Key factors that could contribute to further increases in food inflation over the next few months include the exchange rate and the extent of continued load shedding in South Africa. The bureau for food and agricultural policy (BFAP) says in its February report on food inflation that load shedding has already added significant costs to the production value chain.
“If load shedding is maintained at lower levels, the effects may be less, but the general consensus is that load shedding will be maintained at relatively high levels for the foreseeable future – which will be a key factor in keeping South African food prices higher for longer.”
Headline inflation fell from 7.8% in July last year to 6.9% in January this year, while it increased again by 0.1% to 7% in February. Food inflation has been rising continuously for almost a year and, according to the most recent figure, has increased by a further 0.2% to 13.6%.
The BFAP says in the report that the highest annual inflation was that of bread and cereals, followed by oil and fats, vegetables and then meat. Fruit, with an annual inflation rate of 3%, showed the lowest increase.
The highest monthly inflation rates were for non-alcoholic beverages, again followed by bread and cereals, and then fish, dairy and eggs, vegetables and finally fruit.
Several of the products that are staples in many households – and which have all become more expensive by between 10% and 30% in the past year – include cornmeal, bread, pasta, ground meat, frozen chicken pieces, T-bone, ham, bacon, flour , margarine, peanut butter, canned tuna, onions, peppers, apples, pineapples, spinach, cabbage, pumpkin, carrots and potatoes.
The price of lettuce, broccoli, beetroot, mushrooms and sweet potatoes has risen by 10-20% in the past year.
Items that have become between 6% and 10% more expensive in the past year include rib chops, frozen fish fingers, cheddar cheese, sour milk, yogurt, sugar, fruit juice and sugary drinks.
Vermeulen says the dominant contributors to food inflation are meat and fish, bread and cereals, dairy and eggs, as well as vegetables.
“Many of the factors that have driven food inflation over the past year are not unique to South Africa. This includes higher agricultural commodity prices worldwide, as well as high power costs which in turn have an effect on the price of inputs such as fuel and fertiliser.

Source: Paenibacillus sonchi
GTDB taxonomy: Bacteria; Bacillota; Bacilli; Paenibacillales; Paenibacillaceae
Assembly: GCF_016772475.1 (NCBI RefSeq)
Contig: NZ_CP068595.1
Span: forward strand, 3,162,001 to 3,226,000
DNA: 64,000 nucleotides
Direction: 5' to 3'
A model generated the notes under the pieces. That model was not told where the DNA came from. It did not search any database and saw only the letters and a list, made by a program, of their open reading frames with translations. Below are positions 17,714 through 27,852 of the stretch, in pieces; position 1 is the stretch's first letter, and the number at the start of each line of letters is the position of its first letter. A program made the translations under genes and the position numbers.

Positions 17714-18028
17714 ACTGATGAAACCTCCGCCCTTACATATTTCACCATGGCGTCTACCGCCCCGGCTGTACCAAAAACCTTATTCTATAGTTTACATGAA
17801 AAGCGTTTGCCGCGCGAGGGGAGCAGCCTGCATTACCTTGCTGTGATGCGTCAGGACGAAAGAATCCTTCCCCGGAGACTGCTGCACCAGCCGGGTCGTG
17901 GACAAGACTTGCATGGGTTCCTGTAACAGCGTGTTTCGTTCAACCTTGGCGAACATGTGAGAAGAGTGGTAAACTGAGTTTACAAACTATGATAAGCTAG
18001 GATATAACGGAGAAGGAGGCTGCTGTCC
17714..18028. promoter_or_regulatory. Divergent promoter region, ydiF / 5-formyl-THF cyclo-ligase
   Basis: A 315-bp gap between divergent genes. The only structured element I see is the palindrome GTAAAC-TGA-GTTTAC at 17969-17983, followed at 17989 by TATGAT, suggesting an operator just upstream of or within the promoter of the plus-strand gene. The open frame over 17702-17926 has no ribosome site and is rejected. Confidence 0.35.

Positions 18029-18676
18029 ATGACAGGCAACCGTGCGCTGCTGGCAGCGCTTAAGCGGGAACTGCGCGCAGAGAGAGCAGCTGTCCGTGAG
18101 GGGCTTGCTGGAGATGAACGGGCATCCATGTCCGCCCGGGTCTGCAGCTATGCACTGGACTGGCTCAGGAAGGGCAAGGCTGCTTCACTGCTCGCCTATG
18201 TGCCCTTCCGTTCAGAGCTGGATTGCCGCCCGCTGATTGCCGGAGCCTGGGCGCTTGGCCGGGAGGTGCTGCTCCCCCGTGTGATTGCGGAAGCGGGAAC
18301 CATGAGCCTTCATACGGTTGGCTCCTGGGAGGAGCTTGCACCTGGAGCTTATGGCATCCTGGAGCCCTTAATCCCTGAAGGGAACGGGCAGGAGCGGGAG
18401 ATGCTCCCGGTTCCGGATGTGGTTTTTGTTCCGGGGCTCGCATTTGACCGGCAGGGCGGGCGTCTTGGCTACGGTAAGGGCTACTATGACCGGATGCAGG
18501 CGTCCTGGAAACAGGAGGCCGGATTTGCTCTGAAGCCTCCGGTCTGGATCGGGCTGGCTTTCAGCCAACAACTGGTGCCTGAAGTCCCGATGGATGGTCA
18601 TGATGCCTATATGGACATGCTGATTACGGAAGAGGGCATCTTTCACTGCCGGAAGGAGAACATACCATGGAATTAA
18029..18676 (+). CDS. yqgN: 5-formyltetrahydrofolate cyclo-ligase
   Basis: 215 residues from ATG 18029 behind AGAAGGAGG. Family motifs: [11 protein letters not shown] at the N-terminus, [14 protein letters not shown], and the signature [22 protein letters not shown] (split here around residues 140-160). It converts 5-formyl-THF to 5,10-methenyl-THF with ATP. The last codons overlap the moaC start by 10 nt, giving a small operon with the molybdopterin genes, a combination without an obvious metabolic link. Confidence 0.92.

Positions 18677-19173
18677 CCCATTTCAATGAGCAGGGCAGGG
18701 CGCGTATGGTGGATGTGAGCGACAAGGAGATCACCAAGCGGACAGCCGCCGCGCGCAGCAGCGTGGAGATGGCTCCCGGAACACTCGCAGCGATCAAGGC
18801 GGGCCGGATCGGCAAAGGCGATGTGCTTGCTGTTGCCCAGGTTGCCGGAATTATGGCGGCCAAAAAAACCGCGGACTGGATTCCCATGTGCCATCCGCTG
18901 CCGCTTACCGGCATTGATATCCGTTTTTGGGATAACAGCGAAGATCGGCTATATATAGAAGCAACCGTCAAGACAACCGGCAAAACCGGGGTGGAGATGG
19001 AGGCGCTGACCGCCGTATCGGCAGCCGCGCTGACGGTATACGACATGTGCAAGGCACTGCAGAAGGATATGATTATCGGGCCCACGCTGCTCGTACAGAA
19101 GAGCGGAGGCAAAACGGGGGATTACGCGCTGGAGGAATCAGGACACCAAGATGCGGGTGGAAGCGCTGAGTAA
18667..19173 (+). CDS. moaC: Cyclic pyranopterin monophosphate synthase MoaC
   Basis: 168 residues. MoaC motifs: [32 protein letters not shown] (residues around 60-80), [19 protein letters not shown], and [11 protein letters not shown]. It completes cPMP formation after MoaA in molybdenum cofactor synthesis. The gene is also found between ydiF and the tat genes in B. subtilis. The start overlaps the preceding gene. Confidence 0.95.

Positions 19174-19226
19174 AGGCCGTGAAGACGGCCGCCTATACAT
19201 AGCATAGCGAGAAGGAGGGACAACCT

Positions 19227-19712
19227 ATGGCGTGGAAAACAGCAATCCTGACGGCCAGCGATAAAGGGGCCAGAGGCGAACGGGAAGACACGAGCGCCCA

“Although several of these international factors are now diminishing … the weakening of South Africa’s exchange rate has reversed much of the international decline, while continued high levels of load shedding have added significant costs across the agricultural and food value chain.”
Grain and oilseeds
Globally, the price of grain and oilseeds is falling, but more slowly than initially expected, says Vermeulen. Key factors for this include the ongoing conflict between Russia and Ukraine, both major exporters of grain and oilseeds, and climate conditions in North and South America.
In the US, inventories have fallen to the lowest level in five years and amid uncertainty about the ongoing war, small changes in production expectations can have a significant effect on prices, says Vermeulen.
Sunflower production is expected to barely meet local demand, with possible exports towards the end of the season.
“South Africa’s main grain and oilseed prices should fall over the coming months due to the continued fall in international prices, but only in the absence of a further weakening in the exchange rate. Should the rand weaken further, this could offset global price declines and prevent the transmission of lower prices to South African markets.”
The price of meat also drove up food inflation in February.
“With consumer spending under increasing pressure and exports slower than usual, the price of beef carcasses has started to fall and this may spill over into retail prices for meat products in the coming months,” says the BFAP’s report.
Poultry prices increased further in February – mainly due to the weaker exchange rate which reduced the fall in international prices, as well as the effect of load shedding on the country’s poultry processing capacity.
Vegetables and fruits
The price of onions, potatoes and tomatoes may also make consumers’ eyes stretch. The prices of these products have risen sharply amid fluctuating weather conditions.
The upward trend for tomatoes is expected to continue until the Easter weekend, while certain fruits may also become more expensive over the next few months.
The price of bananas is one of them. Flooding in the south of Mozambique is putting pressure on stocks – and around 75% of all bananas sold on Gauteng’s municipal markets come from Mozambique and eSwatini (Swaziland).
The effects of cyclone Freddy, damaged roads which have an effect on logistics and low stock levels on the Johannesburg markets, have now pushed the price of bananas up to R50 per 18 kg/box.
Greater availability is expected to lower the price of oranges in turn. This follows significant expansion in the production of oranges in South Africa in recent years.
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